Dismissing Employees Who Develop AIDS

A lawsuit over the matter was dismissed for technical reasons.

Church Law and Tax 1992-05-01 Recent Developments

Employee Relations

Can a church be sued for dismissing an employee who develops AIDS? That was the issue before a Louisiana state appeals court. An AIDS victim worked for a church. A lawsuit brought against the church following his death claimed that the church had wrongfully terminated the employee on account of AIDS in violation of a state civil rights law. A trial court dismissed the case, and the estate appealed. A state appeals court upheld the dismissal of the case. It relied on a state law that permits certain classes of relatives to bring a lawsuit on behalf of a deceased person within one year of the person’s death. In this case, the lawsuit was brought by the decedent’s estate, and not his surviving relatives (a father and several siblings). By the time this procedural error was detected, the one-year time period for filing a lawsuit had expired. Accordingly, the case was dismissed for technical reasons. Overpeck v. Christ Episcopal Church, 577 So.2d 364 (La. App. 1991).

See Also: Labor Laws

This content is designed to provide accurate and authoritative information in regard to the subject matter covered. It is sold with the understanding that the publisher is not engaged in rendering legal, accounting, or other professional service. If legal advice or other expert assistance is required, the services of a competent professional person should be sought. "From a Declaration of Principles jointly adopted by a Committee of the American Bar Association and a Committee of Publishers and Associations." Due to the nature of the U.S. legal system, laws and regulations constantly change. The editors encourage readers to carefully search the site for all content related to the topic of interest and consult qualified local counsel to verify the status of specific statutes, laws, regulations, and precedential court holdings.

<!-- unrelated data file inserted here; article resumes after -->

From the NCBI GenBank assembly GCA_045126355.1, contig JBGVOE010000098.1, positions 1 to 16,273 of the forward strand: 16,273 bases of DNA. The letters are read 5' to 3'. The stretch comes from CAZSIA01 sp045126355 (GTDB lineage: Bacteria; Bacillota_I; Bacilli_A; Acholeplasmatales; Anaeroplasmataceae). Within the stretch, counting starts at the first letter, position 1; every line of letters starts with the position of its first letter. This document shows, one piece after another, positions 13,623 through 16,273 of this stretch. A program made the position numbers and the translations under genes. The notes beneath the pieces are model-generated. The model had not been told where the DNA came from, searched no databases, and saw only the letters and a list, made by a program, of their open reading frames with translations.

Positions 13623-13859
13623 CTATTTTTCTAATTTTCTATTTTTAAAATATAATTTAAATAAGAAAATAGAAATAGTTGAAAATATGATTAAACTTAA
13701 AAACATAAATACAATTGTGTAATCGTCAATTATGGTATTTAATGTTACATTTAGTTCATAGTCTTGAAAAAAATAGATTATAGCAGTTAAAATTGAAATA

ajax-loader-largecaret-downcloseHamburger Menuicon_amazonApple PodcastsBio Iconicon_cards_grid_caretChild Abuse Reporting Laws by State IconChurchSalary Iconicon_facebookGoogle Podcastsicon_instagramLegal Library IconLegal Library Iconicon_linkedinLock IconMegaphone IconOnline Learning IconPodcast IconRecent Legal Developments IconRecommended Reading IconRSS IconSubmiticon_select-arrowSpotify IconAlaska State MapAlabama State MapArkansas State MapArizona State MapCalifornia State MapColorado State MapConnecticut State MapWashington DC State MapDelaware State MapFederal MapFlorida State MapGeorgia State MapHawaii State MapIowa State MapIdaho State MapIllinois State MapIndiana State MapKansas State MapKentucky State MapLouisiana State MapMassachusetts State MapMaryland State MapMaine State MapMichigan State MapMinnesota State MapMissouri State MapMississippi State MapMontana State MapMulti State MapNorth Carolina State MapNorth Dakota State MapNebraska State MapNew Hampshire State MapNew Jersey State MapNew Mexico IconNevada State MapNew York State MapOhio State MapOklahoma State MapOregon State MapPennsylvania State MapRhode Island State MapSouth Carolina State MapSouth Dakota State MapTennessee State MapTexas State MapUtah State MapVirginia State MapVermont State MapWashington State MapWisconsin State MapWest Virginia State MapWyoming State IconShopping Cart IconTax Calendar Iconicon_twitteryoutubepauseplay